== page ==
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What it’s REALLY like fighting Ebola in Liberia

Categories: Ebola, global health security, infectious disease

 

This blog was originally posted on the ONE.org on September 11, 2014.

 

A Médecins Sans Frontières/Doctors Without Borders (MSF) staff member ties the face mask of Dr. Jordan Tappero, CDC, before Dr. Tappero enters the Ebola treatment unit (ETU), ELWA 3. MSF operates the ELWA 3 ETU, which opened on August 17.

A Médecins Sans Frontières/Doctors Without Borders (MSF) staff member ties the face mask of Dr. Jordan Tappero, CDC, before Dr. Tappero enters the Ebola treatment unit (ETU), ELWA 3. MSF operates the ELWA 3 ETU, which opened on August 17.

Jordan W. Tappero, MD, MPH

Jordan W. Tappero, MD, MPH

During my time in Liberia, I have tried not to provide much detail to my family about the day-to-day work we are doing.

I don’t want to cause alarm or propagate fear; conditions in Monrovia can at times be deeply troubling.

I have spent the past month working to help control the Ebola outbreak in Liberia as part of the United States Government’s Disaster Assistance Response Team, or DART.

Our work here has been nonstop and it doesn’t appear that the end of the epidemic will be anytime soon. There are days when there is palpable tension in the air, especially when a new community experiences Ebola virus transmission for the first time, or experiences a second or third wave of disease.

I have seen what needs to be done to stop Ebola from spreading – find patients quickly, isolate and treat them, identify their contacts and safely bury those that die. But the scale of this Ebola outbreak is unprecedented.

The systems currently in place to identify, refer, isolate and treat Ebola cases are overwhelmed. Knowledge of how the disease is spread varies from community to community, and unsafe burial practices continue to take place far and wide.

In addition, the international response has not been enough. This is in part due to fear that is fostered by ongoing transmission of infection among health care workers with inadequate supplies of personal protective equipment, soap and clean water, and incomplete understanding of required infection control practices, or both.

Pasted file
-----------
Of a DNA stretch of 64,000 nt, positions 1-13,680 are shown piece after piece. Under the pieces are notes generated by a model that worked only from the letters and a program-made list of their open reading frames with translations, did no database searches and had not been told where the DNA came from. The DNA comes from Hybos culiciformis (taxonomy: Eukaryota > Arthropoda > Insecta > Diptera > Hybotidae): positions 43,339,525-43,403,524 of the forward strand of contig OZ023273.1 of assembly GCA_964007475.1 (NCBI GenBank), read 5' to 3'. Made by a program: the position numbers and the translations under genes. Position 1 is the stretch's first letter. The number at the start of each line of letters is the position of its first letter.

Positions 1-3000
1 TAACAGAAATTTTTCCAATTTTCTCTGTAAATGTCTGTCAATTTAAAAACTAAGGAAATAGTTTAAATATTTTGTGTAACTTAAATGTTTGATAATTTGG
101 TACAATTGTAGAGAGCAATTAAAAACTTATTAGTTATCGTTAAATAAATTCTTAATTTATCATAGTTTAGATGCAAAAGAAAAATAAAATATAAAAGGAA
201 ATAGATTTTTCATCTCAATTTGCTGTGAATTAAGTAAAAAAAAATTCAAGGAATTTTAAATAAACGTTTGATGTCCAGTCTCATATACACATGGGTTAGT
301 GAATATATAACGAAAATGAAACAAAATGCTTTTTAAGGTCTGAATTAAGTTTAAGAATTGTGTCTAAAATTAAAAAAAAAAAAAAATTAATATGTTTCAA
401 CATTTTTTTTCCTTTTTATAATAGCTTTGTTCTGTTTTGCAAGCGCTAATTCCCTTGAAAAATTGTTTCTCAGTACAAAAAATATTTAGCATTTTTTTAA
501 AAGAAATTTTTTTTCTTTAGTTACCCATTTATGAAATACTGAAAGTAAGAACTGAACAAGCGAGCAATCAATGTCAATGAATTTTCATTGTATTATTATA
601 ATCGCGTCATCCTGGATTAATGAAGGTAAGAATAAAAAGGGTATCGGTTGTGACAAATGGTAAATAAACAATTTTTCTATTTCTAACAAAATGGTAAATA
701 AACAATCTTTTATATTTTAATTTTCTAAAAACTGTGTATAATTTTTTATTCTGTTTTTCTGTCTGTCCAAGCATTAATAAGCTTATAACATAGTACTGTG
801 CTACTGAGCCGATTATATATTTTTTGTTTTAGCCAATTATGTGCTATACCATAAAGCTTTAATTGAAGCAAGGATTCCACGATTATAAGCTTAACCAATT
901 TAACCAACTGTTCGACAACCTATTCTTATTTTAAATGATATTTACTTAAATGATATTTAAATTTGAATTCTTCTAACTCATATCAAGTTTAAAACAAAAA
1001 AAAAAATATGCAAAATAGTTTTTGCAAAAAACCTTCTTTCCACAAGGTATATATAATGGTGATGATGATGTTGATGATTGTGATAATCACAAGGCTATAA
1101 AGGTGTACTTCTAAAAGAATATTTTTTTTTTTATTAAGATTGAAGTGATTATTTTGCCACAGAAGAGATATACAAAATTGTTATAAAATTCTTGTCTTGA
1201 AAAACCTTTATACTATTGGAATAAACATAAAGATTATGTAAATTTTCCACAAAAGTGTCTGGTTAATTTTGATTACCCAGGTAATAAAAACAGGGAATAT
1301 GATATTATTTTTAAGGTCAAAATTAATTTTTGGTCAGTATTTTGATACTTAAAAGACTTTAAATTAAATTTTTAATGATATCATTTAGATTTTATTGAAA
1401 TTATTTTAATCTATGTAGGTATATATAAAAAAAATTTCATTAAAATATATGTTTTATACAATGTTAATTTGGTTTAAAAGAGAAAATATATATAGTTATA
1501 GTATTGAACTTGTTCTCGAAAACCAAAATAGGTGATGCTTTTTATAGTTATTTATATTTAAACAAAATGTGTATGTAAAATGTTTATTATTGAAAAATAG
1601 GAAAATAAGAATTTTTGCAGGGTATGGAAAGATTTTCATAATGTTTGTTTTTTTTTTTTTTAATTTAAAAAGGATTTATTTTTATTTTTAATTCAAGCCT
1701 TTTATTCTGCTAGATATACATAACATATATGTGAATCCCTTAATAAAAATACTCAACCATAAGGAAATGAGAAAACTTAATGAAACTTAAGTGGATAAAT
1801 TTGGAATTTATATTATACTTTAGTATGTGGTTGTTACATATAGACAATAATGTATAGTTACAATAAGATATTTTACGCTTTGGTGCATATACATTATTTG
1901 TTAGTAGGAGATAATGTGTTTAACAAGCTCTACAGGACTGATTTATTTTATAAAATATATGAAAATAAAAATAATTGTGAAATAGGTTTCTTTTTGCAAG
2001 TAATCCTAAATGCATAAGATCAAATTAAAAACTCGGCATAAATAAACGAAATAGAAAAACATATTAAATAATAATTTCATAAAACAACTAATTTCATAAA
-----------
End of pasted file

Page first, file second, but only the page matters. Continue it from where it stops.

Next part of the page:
As part of the DART, our goals are to help partners find people with the virus in the community, get them into Ebola treatment centers and improve infection control practices to prevent the spread of the virus to health care workers and burial teams.

I have worked with many Liberians, our CDC team, and partners in the field who are at the front of the response, and I’m amazed by their dedication in this challenging environment.

As just one example, Dr. Mohammed Sankoh, Director of the Ministry of Health and Social Welfare’s Redemption Hospital in Monrovia is now managing a primary care facility that is being overrun by suspected Ebola patients.

He has lost many of his staff (doctors, nurses, a physician assistant and a midwife) to Ebola. His remaining staff are fearful of coming to work, and his community is increasingly afraid of coming to the hospital, with many preferring to die at home.

In his own words “When we had our civil war, we knew who we were fighting, but with Ebola, the enemy is invisible, and it is taking us in increasing numbers.”

We simply need more people to step up to help supply, train and equip Liberian nationals to take on the epidemic.

The work is challenging, yet highly rewarding. The United States’ effort in Liberia is but one cog in a larger wheel of the response that is striving to save lives. However, I am certain that the epidemic would be even worse without our presence.

I am grateful to be able to contribute to the fight against this scourge.  And the Liberian people are thankful that the U.S. has not abandoned them.

We need others to join in the fight against Ebola. But let’s not stop there.

To prevent such public health events, all countries need to have the capability to prevent the spread of infectious disease threats quickly, detect them accurately, and respond to them effectively.

It is heartbreaking to see countries like Guinea, Sierra Leone and Liberia trying to tackle this epidemic with inadequate public health infrastructure and trained public health and medical workforce that could have averted it with modest investment.

It is a global health security imperative to contain Ebola in West Africa and to prevent its spread across the continent and beyond.

Indonesia Takes a Leadership Position in the Global Health Security Agenda

Categories: global health security

Maluku mom and kid with mosquito bed net (Photo courtesy of Edi Purnomo, UNICEF)

Photo courtesy of Edi Purnomo, UNICEF

Dr. William Hawley, Country Director for CDC-Indonesia

Dr. William Hawley, Country Director for CDC-Indonesia

As the world’s fourth most populated country, Indonesia plays an important strategic role in protecting the global community from infectious disease threats. As one of the early countries to take a leadership role in the Global Health Security (GHS) Agenda, the Government of Indonesia will welcome senior health and agricultural leaders from 36 countries and 12 international organizations for the next commitment meeting August 20-21. The meeting, “Building Global Commitment to Multisectoral Approaches to Manage Emerging Zoonotic Diseases in Support of the Global Health Security Agenda within the Framework of Public Health”, demonstrates the progress and growing momentum of the GHS Agenda.

The High Stakes in Fighting Ebola: Leave One Burning Ember and the Epidemic Could Re-Ignite